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Sunday, December 26, 2010

A Libertine Christmas

Christmas is a good time to remember Jean Shepherd, the iconoclastic radio raconteur of the 1950s and 60s who is best remembered today as the author of the stories on which the holiday film A Christmas Story (1983) was based.  But he was also the driving force behind the most hilarious hoax in book publishing history, the "best-selling novel" I, Libertine.

Back in the mid-1950s, the Times best-seller list was based not only on actual book sales but also on reader requests for new and forthcoming books.  Shepherd always had an eye for the ridiculous, and one night on his radio program he not only talked about how odd and prone to manipulation this system was, but also suggested to his listeners that they do something about it.  He urged them to visit their local bookstore and ask for a copy of I, Libertine by the noted British author Frederick R. Ewing.  If the manager asks for a description of the book, Shepherd suggested, say it's a bawdy tale of life in eighteenth-century London.

Of course, neither the book nor the author really existed.  But Shepherd's prank, abetted by his thousands of loyal fans, caused an uproar.  Soon booksellers everywhere were contacting distributors and demanding deliveries of I, Libertine.  Publishers Weekly was flooded with inquiries about this hot new title.  Gossip columnist Earl Wilson boasted about having lunch with "Freddy Ewing" to celebrate the success of his novel.

Eventually the publisher Ian Ballantine, himself a colorful iconoclast, decided this situation was too good to pass up.  He took Shepherd and a mutual friend, science-fiction novelist Theodore Sturgeon, out to lunch and convinced them to actually write I, Libertine.  Sturgeon reportedly tried to finish it in a single marathon session but fell asleep on the Ballantines' couch, whereupon Betty Ballantine wrote the final chapter.  The book was published in 1956 with a suitable paperback cover by Kelly Freas, best known as one of the creators of Alfred E. Neuman for Mad magazine.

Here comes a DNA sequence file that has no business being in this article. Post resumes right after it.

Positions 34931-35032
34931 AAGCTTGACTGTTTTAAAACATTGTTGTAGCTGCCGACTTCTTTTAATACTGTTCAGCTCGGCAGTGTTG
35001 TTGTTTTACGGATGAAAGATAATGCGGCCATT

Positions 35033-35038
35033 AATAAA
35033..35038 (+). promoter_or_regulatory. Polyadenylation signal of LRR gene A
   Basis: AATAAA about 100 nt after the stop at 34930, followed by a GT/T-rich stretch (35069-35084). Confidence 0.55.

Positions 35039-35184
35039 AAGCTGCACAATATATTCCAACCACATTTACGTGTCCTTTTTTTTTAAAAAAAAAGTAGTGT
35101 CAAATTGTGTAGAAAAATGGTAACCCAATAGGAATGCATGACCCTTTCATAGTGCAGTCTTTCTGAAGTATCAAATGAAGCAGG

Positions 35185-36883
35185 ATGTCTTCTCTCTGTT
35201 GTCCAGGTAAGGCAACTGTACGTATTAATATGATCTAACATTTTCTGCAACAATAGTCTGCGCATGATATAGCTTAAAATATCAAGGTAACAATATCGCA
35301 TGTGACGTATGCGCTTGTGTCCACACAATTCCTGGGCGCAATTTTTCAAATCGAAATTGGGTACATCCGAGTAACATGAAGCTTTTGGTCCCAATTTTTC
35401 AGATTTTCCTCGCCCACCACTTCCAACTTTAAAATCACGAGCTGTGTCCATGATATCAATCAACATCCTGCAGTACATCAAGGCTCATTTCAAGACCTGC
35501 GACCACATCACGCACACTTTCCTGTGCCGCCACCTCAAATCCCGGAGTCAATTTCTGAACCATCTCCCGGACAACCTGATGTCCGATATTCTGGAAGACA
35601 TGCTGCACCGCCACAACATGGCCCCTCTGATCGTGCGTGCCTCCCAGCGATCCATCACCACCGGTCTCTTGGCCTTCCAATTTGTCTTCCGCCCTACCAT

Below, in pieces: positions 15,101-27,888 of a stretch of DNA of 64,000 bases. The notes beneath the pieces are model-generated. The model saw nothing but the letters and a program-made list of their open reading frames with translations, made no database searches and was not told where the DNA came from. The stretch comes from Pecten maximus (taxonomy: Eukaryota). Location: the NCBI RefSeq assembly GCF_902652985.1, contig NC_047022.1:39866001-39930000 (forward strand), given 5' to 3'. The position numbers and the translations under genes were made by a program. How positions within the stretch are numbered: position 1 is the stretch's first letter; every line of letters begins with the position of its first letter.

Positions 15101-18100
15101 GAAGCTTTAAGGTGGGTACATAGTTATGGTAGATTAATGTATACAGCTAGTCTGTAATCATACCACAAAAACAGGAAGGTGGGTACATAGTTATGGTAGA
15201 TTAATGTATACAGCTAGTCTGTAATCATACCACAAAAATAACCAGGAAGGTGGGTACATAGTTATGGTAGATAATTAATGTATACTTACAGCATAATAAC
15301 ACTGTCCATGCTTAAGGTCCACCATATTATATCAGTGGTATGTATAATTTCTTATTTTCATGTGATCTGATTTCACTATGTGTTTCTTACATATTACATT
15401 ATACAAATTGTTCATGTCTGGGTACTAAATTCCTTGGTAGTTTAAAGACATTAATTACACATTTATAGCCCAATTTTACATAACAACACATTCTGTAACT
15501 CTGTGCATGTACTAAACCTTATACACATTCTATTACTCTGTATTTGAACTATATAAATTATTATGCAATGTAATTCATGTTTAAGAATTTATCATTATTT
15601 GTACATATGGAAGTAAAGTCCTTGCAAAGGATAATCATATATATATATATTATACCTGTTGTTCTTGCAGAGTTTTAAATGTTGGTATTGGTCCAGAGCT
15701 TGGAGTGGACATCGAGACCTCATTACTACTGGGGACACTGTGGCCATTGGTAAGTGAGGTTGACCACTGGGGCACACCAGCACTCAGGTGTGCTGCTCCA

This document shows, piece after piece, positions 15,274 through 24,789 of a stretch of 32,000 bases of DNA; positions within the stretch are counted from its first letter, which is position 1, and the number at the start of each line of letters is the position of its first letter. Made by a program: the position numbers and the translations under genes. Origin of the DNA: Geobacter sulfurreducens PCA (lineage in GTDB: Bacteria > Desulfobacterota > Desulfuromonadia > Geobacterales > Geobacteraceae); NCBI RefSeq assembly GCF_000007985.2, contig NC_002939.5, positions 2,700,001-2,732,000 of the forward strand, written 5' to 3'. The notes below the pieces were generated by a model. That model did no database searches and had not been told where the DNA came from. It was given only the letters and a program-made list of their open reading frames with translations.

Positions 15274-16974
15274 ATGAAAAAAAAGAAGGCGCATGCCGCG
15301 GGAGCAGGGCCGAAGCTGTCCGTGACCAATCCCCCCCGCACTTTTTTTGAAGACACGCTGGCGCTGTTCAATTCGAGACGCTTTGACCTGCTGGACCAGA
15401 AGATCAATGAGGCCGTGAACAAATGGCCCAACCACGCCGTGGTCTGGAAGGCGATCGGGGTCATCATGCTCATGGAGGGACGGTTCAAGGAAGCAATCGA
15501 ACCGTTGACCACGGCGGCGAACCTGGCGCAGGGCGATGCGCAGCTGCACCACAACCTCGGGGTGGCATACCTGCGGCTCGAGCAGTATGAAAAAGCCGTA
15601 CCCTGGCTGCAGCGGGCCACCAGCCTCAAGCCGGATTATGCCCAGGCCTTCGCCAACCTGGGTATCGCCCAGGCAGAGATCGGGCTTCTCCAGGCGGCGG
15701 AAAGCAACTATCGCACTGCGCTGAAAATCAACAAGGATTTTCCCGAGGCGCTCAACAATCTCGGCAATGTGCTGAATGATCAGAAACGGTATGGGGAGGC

It has been too long since we had a really entertaining publishing hoax.  (Anyone remember Naked Came the Stranger?)  Where is Jean Shepherd now that we really need him?


  1. Good short review of the I, Libertine affair. I've written more extensively about it in a periodical, PAPERBACK PARADE, and in my 500-page book about Jean Shepherd's entire creative career in radio, television, writing, and live performance. (EXCELSIOR, YOU FATHEAD! THE ART AND ENIGMA OF JEAN SHEPHERD, Applause Books, March, 2005)He was a fascinating person--and a genius. I recently completed a second book-length manuscript about Shephered, including much new information and fascinating interviews with Shepherd enthusiasts such as Dee Snider of Twisted Sister! (By the way, Jerry Seinfeld said: "He formed my entire comedic sensibility. I learned how to do comedy from Jean Shepherd.")

    "Where is Jean Shepherd now that we really need him?" He's in one big book by me and another book waiting to be birthed. Plus, in his own books, films, videos, and over a thousand readily available audios of his radio broadcasts. Just ask me, just read my books!

  2. A less benign literary hoax is Clifford Irving's fraudulent Howard Hughes biography. His prank resulted in some hard time in prison. A lesson there might be don't mess with reclusive billionaires with no sense of humor. The author of the Hitler Diaries similarly did not receive a warm reaction from the German legal system, as I recall. As for Naked Came the Stranger, it succeded initially as a racy novel. When the group nature of the authorship was exposed, it became a bestseller, proving that hoaxes can be both fun and profitable.

  3. Thanks for checking in, Mr. Bergmann! You can probably answer this question: Did I, Libertine actually make it onto the Times list? The sources I've looked at were vague on the question. I'll be looking for your books.

  4. Despite the claims that I, Libertine made best seller lists, through an extensive search of microfilms of the NY Times, I have not located the book on a list.

    It's also said that the book sold over two hundred thousand copies, which would seem to qualify with a best-seller listing. I'm told by a source at Random House, owner of the Ballantine business, that Ballantine's records were "lost" years ago, so there is no good way I've found of checking this. The vast majority of sales were apparently in the simultaneous paperback edition, which is maybe why figures and lists are hard to come by--paperback sales back then were not considered for such rankings. Only in recent years has it been known by Shepherd fans that there was even a hardcover edition.

  5. Fascinating. Two hundred thousand would normally be enough to make a best-seller (depending on rate of sale), although as you say, paperbacks would have been considered ineligible at that time. Thanks for these sidelights on a remarkable bit of publishing history--as the life story of an amazing character.